Anger, Teasing and Bullies a Post AIT Experience of an 8 year old boy with Speech Delay and Sensory Integration Issues

Children with developmental delays often experience awkwardness in social and emotional aspects. It is often difficult for them to manage their feelings. It is also compounded by their inability to express how they really feel.

This inability to fully express their emotions often leads to feelings of anger and frustration.  These unresolved feelings of anger and frustration often lead to meltdowns.

One way to help these children manage their anger and emotions is to do role playing at home. Practice different scenarios with your child to see how he would react in certain situations. This advanced preparation helps a child know what to expect during a visit or a confrontation.

Mommy C. does her best to prepare her child for first time visits to doctors/dentists. She even takes the time to role play potential confrontational scenarios with her son. The role playing adds a sense of “routine” to the procedure as the child knows what to expect and what is going to happen.

To prepare Nicky for confrontational scenarios, Mommy C. would tease Nicky by calling him funny names to see how he would react. A typical teasing conversation would start like this:

Mom: “Nicky Mickey Mouse!”

Nicky starts crying: “No, I’m not Mickey Mouse. I’m Nicky A.”

3 months after AIT, Mom reported changes in the way Nicky reacts to typical teasing:

Mom: “Nicky Mickey Mouse!”

Nicky (without crying) : No. I’m Nicky A.

Nicky finds Mom’s teasing irritating sometimes. It is important to note that he no longer cries when teased and that he is better at controlling his emotions. He is also able to divert himself into doing other activities like drawing, etc.  He is also now able to tell when a person is joking or trying to insult him.

In school, Nicky has a classmate named Howard.  Howard often sings “Twinkle Twinkle Little Star” even if he knows that Nicky finds the song irritating.

This time Nicky decided to hug Howard to stop him from singing. His attempts fail as Howard just ignores him and continues singing the song.

Nicky said: “Stop!”  Howard heard the command and immediately stopped singing.

Mom was so happy to share that Nicky was able to handle this sticky situation. Three months ago, Nicky would’ve had a meltdown in front of Howard.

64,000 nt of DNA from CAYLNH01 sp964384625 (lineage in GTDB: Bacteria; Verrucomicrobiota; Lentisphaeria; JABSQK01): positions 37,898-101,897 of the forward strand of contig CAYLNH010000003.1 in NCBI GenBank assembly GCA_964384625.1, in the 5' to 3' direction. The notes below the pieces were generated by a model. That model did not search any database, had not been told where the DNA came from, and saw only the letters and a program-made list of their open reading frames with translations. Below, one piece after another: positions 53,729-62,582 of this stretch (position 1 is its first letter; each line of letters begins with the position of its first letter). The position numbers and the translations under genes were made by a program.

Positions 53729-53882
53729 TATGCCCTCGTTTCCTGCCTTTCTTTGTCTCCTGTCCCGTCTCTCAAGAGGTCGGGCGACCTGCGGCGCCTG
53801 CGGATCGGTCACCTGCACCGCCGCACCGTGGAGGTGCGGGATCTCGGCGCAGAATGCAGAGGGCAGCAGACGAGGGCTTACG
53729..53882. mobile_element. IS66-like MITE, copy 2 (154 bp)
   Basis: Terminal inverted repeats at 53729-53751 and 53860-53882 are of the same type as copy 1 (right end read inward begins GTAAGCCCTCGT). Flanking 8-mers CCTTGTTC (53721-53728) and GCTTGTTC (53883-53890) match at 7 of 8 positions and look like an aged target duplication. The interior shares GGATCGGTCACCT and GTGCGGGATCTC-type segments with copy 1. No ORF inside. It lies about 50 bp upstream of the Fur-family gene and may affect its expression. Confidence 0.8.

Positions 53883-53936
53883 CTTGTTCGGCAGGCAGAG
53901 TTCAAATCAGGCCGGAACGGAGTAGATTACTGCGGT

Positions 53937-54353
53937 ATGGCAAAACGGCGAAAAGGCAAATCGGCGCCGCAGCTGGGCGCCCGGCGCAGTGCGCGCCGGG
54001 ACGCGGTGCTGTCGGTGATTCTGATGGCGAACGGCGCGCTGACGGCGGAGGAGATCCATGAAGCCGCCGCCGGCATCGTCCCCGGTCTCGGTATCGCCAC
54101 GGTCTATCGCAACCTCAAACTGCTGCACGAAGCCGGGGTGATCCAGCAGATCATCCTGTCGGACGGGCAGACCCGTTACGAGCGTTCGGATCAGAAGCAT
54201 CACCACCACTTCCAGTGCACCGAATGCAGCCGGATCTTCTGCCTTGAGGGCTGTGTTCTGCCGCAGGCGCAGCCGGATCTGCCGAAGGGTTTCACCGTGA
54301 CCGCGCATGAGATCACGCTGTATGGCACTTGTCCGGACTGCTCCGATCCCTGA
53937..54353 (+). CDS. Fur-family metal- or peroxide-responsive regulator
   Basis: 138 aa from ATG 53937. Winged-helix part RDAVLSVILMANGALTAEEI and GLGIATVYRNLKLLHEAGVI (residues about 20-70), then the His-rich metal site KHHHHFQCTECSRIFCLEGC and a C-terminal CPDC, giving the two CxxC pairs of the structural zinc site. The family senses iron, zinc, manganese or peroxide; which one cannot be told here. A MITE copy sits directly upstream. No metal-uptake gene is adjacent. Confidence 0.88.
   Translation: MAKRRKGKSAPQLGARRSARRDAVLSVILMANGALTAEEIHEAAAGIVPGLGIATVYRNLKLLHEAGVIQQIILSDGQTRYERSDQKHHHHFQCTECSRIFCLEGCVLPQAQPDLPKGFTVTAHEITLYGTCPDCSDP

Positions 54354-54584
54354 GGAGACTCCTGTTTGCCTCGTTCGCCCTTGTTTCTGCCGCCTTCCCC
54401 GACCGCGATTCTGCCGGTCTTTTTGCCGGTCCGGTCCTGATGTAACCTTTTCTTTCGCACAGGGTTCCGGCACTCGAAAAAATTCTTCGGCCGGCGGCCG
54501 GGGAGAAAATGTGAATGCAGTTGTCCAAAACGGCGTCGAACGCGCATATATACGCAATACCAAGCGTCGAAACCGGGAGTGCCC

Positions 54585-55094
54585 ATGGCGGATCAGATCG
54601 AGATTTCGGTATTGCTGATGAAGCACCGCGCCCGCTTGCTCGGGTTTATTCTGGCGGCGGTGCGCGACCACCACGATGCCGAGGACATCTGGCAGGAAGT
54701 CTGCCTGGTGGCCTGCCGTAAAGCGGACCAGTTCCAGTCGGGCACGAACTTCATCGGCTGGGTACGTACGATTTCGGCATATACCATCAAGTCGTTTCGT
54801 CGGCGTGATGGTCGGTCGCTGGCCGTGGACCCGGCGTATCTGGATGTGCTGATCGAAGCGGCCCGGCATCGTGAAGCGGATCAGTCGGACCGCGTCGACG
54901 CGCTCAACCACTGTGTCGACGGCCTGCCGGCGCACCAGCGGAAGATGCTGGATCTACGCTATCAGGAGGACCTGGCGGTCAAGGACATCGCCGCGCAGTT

During another incident in school, there was a bully called Kit.  He was a big boy who would turn his classmates into door smashers.  Nicky was one of those kids he bullied.

While Kit was at busy turning the smaller kids into door smashers, Nicky could only watch.  He afraid to do anything because Kit was much bigger than he was.

Nicky was so frustrated that he blurted out,  “Let me smash Kit’s face.  I want to be a giant robot so I can smash Kit’s face!“

Now Kit had one weakness. Kit hated listening to anyone singing the ABC song. Nicky was able to remember how much Kit hated the ABC song.  He irritated Kit on purpose by singing the ABC song to him.

Kit was so irritated with the song that he stopped door smashing the little kids and concentrated on blocking out the racket Nicky was making with his ABC song.

Mom was very happy to know that despite the fact that Nicky wanted to physically hurt Kit. Nicky was able to control his emotions.  He was also able to find  an ingenius and peaceful solution to the problem.

Not everything has been a bed of roses though, Nicky also encountered his share of setbacks in school. He recently told the teacher to “Go to Hell”.

It wasn’t exactly a good choice of words for an 8 year old boy to say.   Nicky caused quite a commotion in school, since the teacher was really hurt by what he said. Mommy C. had a lot of explaining and apologizing to do.  Even Mommy C. couldn’t understand where he picked up those words, since she makes it a policy never to use swear words in the family.

Life is never easy for a child with autism. Social interaction and managing emotions are giant hurdles for these children. Mothers like Mommy C. celebrate each new milestone that children like Nicky reach.

We can’t help but be truly happy for our children- the first time they behave at the barber’s and manage to control their fear of the shaver. We also can’t help but be happy-  the first time they confront bullies in school and come out unscathed like David confronting Goliath. Each milestone, each hurdle these children overcome, are little baby steps  in their journey towards recovery.

Nicky‘s journey teaches us that we have so much more to learn our children’s struggles  with autism. They have so much to teach us. We learn by seeing the world through their eyes and taking the time to appreciate things we normally take for granted.

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